Toyota Camry 2019 Review
Our Rating


Toyota Camry 2019 Review

The Camry is Toyota’s new sensible saloon that’s only offered as a hybrid. Is it worth considering?


The Camry nameplate has been around since 1982, but it’s one that many buyers might have forgotten about, given that in the UK, Toyota’s saloon has been called the Avensis since 1997 – with the model being built at the firm’s plant in Derby.

The Camry is now more of a global model, with Americanised styling being used on the car – unsurprising given it has loads of appeal in the US.

But there’s also plenty of changes underneath the surface. The first is its new ‘GA-K’ underpinnings, with the platform’s only other outing so far being on the mechanically-similar Lexus ES. Toyota says this allows for an improved drive, but with no compromise on practicality.

It also uses a new 2.5-litre hybrid powertrain, as well as receiving new upmarket fixtures in the cabin.


Given diesel engines still dominate in the saloon sector, it might seem a somewhat unusual move for Toyota to only offer the model with one powertrain in the UK – a 2.5-litre ‘self-charging’ hybrid. But Toyota is committed to electrified models after it axed diesel powertrains from its line-up entirely last year. 

The unit matches the four-cylinder petrol engine with an electric motor to produce 215bhp, along with 221Nm from the engine and 202Nm from the motor, with power being sent to the front wheels via a CVT automatic gearbox. Performance is decent, with a 0-60mph time of 8.1 seconds possible, along with a top speed of 112mph.

There’s plenty of power for everyday use, and it feels smooth and composed when cruising, although the drone of the CVT automatic gearbox does let the side down when it comes to refinement.

Ride and handling

If ease of use and comfort is a priority, the Camry delivers in spades. It covers all the bases, with pleasant handling, good visibility and plenty of comfort when cruising.

It doesn’t excel at anything, and it’s certainly not a model you jump behind the wheel of knowing you’re about to have some fun, but as a solid all-rounder, it’s difficult to fault.

The ride is good, too, handling bumps in the road well, and even models fitted with the larger 18-inch alloy wheels don’t feel too firm.

Interior and equipment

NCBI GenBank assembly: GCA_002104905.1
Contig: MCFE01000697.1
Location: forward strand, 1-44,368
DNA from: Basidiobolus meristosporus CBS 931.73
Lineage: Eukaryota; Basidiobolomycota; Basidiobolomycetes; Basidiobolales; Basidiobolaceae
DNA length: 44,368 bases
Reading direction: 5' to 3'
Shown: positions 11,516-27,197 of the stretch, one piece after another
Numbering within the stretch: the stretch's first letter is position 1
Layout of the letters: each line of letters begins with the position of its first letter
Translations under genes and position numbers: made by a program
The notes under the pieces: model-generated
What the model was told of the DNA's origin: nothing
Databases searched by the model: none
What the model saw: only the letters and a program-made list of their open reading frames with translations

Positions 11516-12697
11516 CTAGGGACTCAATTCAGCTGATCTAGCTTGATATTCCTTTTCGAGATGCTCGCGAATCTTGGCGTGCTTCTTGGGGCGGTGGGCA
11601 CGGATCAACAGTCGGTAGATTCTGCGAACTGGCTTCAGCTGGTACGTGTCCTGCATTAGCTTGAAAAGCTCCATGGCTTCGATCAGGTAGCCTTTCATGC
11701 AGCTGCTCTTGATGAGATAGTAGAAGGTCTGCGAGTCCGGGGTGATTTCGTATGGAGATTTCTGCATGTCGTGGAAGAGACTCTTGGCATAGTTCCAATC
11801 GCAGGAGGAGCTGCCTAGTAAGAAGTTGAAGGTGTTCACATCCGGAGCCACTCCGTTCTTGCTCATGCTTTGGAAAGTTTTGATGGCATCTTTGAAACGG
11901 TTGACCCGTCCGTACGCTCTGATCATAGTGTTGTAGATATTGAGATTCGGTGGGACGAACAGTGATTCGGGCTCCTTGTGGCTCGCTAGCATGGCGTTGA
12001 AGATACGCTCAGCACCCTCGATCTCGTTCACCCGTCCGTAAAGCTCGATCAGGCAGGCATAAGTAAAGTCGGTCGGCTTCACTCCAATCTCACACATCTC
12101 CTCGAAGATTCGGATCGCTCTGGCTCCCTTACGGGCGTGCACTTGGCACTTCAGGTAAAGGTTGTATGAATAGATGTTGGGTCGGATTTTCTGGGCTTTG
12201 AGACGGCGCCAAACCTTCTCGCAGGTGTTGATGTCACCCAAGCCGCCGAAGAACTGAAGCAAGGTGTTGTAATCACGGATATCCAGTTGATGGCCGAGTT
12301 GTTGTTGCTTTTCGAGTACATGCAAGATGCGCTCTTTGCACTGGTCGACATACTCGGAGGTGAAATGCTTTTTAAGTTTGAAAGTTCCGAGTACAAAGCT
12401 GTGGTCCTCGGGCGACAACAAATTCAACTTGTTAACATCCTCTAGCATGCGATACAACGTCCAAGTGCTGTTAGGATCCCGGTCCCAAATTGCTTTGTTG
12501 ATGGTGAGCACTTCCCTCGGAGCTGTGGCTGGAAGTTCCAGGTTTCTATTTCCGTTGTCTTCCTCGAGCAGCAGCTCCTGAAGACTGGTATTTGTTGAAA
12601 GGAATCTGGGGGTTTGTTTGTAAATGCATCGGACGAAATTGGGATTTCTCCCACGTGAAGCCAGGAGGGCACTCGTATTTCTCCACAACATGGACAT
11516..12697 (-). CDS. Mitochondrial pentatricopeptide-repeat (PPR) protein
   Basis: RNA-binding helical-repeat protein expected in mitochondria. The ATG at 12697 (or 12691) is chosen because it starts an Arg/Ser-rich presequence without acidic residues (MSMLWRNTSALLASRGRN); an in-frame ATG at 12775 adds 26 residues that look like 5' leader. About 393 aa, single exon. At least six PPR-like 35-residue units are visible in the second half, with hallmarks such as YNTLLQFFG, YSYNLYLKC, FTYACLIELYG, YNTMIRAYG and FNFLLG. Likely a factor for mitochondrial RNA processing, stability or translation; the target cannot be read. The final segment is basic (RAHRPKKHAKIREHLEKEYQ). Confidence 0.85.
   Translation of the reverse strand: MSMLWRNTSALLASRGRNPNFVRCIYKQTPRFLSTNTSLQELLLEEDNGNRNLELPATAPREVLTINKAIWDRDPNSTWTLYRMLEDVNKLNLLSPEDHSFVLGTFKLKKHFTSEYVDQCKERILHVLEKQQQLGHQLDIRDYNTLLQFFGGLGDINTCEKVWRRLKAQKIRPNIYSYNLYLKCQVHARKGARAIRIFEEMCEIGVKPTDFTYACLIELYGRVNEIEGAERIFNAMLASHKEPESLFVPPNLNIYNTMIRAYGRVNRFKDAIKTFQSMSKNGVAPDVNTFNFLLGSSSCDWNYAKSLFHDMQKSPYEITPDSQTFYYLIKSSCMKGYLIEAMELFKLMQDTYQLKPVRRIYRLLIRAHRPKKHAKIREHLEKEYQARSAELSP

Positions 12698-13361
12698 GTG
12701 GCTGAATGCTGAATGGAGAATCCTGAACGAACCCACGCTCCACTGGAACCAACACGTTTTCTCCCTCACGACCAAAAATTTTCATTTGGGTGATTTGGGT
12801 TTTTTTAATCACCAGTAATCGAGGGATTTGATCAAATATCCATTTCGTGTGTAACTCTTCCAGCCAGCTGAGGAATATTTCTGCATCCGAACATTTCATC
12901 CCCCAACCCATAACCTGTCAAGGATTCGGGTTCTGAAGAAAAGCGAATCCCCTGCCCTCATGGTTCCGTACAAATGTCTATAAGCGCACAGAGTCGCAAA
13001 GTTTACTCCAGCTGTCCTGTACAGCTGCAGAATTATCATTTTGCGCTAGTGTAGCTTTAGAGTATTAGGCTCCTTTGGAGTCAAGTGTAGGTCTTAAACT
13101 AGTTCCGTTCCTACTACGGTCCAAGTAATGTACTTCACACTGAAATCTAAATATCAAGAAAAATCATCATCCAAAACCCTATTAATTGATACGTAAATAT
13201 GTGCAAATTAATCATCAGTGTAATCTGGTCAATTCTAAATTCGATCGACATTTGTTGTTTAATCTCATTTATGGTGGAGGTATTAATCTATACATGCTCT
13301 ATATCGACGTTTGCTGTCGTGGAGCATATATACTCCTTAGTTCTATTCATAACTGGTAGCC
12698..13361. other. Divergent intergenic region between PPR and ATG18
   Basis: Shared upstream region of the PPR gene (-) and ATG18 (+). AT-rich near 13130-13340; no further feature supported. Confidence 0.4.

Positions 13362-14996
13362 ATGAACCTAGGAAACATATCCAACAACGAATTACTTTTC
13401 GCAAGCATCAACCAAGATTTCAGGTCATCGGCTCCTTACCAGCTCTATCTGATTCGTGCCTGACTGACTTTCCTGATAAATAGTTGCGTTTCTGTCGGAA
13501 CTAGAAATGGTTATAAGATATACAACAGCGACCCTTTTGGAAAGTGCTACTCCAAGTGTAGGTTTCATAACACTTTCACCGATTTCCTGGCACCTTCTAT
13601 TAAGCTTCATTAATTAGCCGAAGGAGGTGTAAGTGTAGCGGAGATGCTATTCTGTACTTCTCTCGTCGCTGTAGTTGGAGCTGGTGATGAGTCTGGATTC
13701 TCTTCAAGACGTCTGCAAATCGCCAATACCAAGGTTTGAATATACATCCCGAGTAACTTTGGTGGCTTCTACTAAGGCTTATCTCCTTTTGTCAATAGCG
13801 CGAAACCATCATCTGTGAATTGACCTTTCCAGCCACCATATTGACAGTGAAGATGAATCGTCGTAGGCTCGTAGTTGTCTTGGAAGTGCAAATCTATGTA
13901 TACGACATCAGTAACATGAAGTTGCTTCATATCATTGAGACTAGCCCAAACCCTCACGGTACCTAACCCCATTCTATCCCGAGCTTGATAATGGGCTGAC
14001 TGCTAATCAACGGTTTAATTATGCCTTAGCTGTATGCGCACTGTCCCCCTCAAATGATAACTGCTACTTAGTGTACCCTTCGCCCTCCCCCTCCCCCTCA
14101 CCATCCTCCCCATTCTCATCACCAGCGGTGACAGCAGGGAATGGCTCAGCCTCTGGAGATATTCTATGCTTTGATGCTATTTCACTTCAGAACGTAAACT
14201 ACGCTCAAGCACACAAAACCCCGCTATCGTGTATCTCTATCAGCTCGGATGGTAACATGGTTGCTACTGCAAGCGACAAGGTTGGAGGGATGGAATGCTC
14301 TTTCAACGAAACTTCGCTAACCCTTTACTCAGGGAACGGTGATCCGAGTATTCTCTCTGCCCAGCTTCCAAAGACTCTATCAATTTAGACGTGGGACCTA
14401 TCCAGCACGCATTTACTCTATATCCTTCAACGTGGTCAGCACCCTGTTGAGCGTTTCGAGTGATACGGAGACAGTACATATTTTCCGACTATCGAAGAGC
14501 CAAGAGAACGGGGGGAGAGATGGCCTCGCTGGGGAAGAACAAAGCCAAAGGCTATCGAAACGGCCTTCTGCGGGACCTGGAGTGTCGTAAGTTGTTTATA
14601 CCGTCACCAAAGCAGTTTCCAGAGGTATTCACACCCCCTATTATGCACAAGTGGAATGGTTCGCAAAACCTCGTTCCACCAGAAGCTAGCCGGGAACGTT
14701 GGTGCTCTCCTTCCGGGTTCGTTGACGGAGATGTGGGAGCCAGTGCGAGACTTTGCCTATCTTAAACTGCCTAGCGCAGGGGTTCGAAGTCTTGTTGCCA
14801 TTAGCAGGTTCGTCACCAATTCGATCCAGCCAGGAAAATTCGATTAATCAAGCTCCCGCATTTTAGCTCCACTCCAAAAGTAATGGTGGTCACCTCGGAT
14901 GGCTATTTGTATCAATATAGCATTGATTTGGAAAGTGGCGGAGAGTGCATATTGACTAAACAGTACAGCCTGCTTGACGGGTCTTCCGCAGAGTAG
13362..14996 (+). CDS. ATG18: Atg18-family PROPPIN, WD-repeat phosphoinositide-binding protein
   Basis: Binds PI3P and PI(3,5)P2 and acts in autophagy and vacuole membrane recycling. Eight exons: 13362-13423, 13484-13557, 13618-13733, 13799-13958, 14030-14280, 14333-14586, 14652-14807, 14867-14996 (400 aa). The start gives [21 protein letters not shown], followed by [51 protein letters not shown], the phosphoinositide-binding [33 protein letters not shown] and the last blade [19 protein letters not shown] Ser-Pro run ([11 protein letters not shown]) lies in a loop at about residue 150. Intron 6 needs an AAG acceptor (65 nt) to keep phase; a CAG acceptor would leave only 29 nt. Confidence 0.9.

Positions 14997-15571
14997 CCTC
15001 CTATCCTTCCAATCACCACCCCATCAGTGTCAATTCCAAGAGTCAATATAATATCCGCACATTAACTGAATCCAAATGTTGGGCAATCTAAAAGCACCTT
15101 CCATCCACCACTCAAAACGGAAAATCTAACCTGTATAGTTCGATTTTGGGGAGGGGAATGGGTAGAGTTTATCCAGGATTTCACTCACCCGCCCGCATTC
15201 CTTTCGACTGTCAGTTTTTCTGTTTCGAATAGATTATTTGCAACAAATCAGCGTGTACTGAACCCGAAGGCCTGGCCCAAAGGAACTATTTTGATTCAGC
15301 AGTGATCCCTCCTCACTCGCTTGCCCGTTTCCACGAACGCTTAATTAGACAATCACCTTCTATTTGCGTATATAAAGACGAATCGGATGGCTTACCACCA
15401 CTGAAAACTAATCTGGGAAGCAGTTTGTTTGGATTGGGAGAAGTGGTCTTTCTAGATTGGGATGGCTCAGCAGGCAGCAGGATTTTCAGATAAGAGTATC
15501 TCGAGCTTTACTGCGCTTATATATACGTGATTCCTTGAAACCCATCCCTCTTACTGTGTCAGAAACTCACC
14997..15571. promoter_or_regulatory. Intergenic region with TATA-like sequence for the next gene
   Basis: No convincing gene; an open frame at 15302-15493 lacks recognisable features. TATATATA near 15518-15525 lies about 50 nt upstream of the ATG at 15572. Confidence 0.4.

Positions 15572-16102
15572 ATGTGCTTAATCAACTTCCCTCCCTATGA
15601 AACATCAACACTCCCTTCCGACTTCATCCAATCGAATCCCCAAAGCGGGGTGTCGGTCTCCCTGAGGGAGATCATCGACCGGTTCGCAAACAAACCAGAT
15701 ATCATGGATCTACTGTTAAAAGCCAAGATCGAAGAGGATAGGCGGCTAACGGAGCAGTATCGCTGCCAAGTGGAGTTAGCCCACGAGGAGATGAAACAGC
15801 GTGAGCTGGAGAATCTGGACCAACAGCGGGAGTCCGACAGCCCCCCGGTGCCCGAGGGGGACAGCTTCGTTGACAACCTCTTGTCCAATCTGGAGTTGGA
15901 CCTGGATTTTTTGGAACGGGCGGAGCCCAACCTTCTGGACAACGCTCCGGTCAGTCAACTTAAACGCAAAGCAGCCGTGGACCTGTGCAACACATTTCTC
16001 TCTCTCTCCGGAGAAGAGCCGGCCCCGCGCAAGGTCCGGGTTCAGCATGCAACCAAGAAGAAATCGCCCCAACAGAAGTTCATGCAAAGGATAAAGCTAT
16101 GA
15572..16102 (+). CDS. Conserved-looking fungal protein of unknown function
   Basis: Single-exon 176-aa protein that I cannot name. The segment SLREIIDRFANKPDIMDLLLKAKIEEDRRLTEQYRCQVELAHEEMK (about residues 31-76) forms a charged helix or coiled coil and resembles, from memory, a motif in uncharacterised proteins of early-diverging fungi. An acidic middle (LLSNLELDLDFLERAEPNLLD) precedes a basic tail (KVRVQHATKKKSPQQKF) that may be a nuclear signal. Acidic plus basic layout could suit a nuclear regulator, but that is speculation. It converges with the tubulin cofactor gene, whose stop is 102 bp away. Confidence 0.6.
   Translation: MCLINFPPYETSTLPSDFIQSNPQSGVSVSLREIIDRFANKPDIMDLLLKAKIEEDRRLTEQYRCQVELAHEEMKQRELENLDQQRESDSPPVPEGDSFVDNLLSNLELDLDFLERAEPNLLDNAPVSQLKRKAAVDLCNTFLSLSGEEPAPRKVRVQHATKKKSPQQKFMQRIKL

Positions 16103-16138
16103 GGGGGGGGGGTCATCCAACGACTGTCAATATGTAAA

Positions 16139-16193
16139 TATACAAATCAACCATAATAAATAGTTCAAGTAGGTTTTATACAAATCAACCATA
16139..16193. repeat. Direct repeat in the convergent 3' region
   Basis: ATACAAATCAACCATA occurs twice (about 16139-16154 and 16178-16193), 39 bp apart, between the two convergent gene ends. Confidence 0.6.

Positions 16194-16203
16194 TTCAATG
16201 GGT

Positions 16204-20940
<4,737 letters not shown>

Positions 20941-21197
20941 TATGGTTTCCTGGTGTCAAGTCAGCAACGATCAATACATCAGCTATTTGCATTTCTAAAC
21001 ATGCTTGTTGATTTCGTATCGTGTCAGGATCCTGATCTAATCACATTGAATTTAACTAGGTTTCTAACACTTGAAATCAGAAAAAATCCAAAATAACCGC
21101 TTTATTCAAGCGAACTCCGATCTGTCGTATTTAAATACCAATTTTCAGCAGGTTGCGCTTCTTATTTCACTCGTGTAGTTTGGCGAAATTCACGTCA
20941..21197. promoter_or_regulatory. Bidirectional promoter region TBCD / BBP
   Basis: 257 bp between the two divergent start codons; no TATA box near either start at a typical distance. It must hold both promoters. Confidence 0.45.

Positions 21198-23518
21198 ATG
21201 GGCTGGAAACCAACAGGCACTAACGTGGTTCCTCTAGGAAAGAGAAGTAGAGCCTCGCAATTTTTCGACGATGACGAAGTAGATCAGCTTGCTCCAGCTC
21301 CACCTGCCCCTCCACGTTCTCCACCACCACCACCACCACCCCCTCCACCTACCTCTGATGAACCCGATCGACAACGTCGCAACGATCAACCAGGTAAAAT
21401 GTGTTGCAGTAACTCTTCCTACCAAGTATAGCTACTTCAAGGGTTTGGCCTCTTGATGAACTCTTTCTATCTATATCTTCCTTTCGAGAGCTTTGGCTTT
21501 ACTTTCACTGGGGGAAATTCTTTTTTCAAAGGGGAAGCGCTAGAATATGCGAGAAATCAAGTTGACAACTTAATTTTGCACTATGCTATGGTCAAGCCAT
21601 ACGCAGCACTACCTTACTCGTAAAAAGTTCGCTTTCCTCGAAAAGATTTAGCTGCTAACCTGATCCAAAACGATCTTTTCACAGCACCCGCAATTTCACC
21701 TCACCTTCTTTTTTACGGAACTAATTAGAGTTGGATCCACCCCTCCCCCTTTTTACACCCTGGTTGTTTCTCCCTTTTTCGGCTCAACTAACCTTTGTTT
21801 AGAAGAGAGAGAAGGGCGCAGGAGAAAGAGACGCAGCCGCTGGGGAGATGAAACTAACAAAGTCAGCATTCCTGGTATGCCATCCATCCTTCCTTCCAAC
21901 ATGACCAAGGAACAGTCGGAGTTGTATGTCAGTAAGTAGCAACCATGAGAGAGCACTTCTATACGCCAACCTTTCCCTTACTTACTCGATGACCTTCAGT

In contrast to the outgoing Avensis, the Camry feels a step above, with more premium-feeling materials, and a classier, more modern-looking cabin. It doesn’t feel as polished or luxurious as its premium German rivals, but it’s closer than ever before. Plenty of leather adorns the cabin to make it feel that bit more upmarket, but the pretend wood elements feel a touch tacky.

The boot measures up well next to rivals – offering 524 litres with all seats in place, although it can’t match the huge 586-litre load bay of the Volkswagen Passat. Rear legroom could be more generous, but there’s plenty of space for four adults, although it does feel like a stretch to seat five.

Just two trims are offered on the Camry – Design and Excel, with both coming with plenty of standard equipment. Design comes with metallic paint, leather seats, LED headlights, all-round parking sensors, as well as a seven-inch touchscreen and a comprehensive list of standard safety equipment – including adaptive cruise control, automatic emergency braking and lane departure warning.

Excel adds larger alloy wheels, LED fog lights, further safety kit and wireless smartphone charging.


Prices start from £29,995 and rise to £31,295 for the range-topping model, with prices where they should be for a good-sized saloon offering decent performance and lots of standard equipment, even if, at first glance, it seems more expensive than a Volkswagen Passat or Mazda 6.

Its efficient hybrid powertrain should also equate to low running costs, with Toyota claiming a fuel economy figure of up to 53.3mpg, along with impressively low CO2 emissions of 101g/km.


As an everyday saloon that’s practical, well-priced and fitted with plenty of standard equipment, the Camry is a model that ticks lots of boxes for buyers.

It’s far from being perfect, though – the infotainment requires improvement and while its hybrid powertrain is appealing, it might put some buyers off. However, as a niche saloon that’s also quite stylish to look at, it’s a car we can definitely recommend.

Latest Car Reviews

Join the newsletter

Get the latest news, reviews and guides every week. Update your preferences at any time.